What Would $1.6 Trillion Dollars in Military Spending Buy? - Global Day of Action on Military Spending
United Nations, Mar 10, 2011 (IPS) - World governments have spent an estimated $1.6 trillion dollars in 2010 on military operations, weapons, research and military aid, according the Stockholm International Peace Research Institute (SIPRI). What would you do with this amount of money? By asking this thought-provoking question NGOs seek to strengthen the discussion about alternative ways for shifting and reallocating military spending in the run-up to the Global Day of Action on Military Spending (GDAMS) on April 12.
"One year of military spending at current levels", said Ray Acheson, Project Director of Reaching Critical Will, "is the equivalent of 700 years of the United Nations’ regular budget". Or, as she underscores at a meeting of religious and disarmament organizations in New York this week, it could be invested to finance the new UN Women's agency for 2,928 years. It is also enough to pay 24 years of the additional foreign aid which is needed to reach the U.N. Millennium Development Goals (MDGs) by 2015.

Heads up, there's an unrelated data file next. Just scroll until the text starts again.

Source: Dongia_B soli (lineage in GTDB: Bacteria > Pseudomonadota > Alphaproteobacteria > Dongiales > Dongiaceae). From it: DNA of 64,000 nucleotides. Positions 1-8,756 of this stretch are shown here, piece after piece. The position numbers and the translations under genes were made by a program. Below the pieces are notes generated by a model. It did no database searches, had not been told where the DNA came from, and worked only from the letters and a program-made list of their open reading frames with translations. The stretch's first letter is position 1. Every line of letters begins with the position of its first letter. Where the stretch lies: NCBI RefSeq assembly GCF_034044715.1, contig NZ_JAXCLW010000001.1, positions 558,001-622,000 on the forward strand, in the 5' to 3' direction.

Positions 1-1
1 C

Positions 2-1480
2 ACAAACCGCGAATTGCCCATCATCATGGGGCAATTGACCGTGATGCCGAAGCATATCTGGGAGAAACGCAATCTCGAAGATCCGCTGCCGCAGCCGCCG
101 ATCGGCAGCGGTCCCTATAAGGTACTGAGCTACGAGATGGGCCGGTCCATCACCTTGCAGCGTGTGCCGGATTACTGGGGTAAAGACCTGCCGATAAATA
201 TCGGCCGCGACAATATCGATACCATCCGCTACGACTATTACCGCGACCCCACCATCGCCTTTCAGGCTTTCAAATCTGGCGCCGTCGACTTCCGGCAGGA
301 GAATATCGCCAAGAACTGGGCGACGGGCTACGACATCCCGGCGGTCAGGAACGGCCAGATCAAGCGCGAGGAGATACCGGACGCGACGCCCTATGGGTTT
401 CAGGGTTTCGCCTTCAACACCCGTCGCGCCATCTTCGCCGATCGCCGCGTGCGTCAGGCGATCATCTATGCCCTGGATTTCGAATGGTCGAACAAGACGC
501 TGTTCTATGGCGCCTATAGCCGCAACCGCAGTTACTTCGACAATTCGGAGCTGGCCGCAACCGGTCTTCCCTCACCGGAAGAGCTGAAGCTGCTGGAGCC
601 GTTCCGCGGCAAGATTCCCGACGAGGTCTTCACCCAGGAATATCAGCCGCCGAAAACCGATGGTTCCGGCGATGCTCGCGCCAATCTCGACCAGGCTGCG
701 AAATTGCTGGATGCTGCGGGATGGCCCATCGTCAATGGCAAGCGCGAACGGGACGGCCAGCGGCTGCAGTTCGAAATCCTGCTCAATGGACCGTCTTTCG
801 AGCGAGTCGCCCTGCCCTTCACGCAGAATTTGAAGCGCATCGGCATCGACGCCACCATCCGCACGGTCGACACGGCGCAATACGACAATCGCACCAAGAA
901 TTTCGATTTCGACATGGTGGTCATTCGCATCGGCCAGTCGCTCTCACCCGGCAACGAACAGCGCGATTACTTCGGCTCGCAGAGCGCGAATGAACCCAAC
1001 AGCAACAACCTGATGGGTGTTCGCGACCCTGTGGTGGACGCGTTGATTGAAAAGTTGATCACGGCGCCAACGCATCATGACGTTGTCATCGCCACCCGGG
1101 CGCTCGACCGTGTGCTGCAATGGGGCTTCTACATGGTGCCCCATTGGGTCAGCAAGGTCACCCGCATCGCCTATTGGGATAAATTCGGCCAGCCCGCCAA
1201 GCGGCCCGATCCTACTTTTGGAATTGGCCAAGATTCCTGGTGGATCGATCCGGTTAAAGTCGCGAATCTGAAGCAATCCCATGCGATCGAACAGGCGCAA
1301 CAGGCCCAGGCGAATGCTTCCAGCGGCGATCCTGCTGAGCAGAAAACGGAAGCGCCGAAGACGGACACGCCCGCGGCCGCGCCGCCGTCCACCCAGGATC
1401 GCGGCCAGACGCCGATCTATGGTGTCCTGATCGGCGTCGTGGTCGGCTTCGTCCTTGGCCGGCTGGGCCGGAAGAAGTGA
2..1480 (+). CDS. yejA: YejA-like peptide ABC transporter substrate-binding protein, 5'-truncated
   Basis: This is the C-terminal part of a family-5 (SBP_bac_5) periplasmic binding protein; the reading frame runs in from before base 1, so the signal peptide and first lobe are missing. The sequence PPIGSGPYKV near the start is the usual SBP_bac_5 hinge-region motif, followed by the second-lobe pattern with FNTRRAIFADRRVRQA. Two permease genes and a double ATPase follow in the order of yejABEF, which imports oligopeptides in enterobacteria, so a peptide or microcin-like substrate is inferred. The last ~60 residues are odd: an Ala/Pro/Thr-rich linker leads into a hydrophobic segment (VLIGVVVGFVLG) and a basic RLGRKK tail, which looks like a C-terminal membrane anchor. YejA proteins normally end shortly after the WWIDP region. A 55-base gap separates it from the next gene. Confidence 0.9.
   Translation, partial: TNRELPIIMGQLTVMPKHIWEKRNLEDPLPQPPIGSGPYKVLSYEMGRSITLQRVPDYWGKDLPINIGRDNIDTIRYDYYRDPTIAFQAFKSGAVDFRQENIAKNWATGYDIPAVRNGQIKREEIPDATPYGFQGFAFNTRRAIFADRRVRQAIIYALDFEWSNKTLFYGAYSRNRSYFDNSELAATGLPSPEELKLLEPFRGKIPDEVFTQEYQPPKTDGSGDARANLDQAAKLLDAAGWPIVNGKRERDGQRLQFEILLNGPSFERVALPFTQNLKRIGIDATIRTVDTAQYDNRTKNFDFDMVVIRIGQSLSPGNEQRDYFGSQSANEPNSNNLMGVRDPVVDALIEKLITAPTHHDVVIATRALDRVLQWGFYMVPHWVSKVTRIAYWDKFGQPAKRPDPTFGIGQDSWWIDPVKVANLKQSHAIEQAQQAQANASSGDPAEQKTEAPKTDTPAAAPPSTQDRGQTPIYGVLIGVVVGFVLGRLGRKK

These figures prove an upward trend seen since 2000 of 49 percent increase of military expenditures worldwide: a development hardly touched by the economic crisis of the recent years. "Two thirds of the countries, for which data was available through SIPRI, actually increased their military spending during the economic crisis", remarks Acheson.
The belief that weapons enhance security is misleading, as Hiro Sakarai from Soka Gokkai International pointed out, "in fact they [weapons] increase a sense of fear and threat and invite more tension and trouble which then promotes the circle of violence".
Efforts in the field of disarmament and security must be centered on the idea of human security which looks, apart from physical integrity, at areas like health, food security, education, economic rights.
Looking in direction to the Islamic community and its experiences, Ibrahim Ramey, of the Temple of Understanding and Muslim American Society, observed that in the Islam "a platform for this kind of conversation around global demilitarisation has not yet reached a kind of critical mass, is not yet really solidified itself". Militarisation is also a problem in Muslim countries, as shown by the Global Militarization Index (GMI), published by the Bonn International Centre for Conversion (BICC), which lists several states from the Middle East and North Africa as highly militarised.
Ramey sees a need for a globalised movement that challenges military spending and seeks alternative way to use it. "A movement that raises the level of leadership of women to the forefront". In order to seek more visibility and to mobilise people around the world, civil society organizations have allied and are organising the Global Day of Action on Military Spending on April 12. (END)
First published in Terra Viva/InterPress Service
For more information on the Global Day of Action: http://www.demilitarize.org/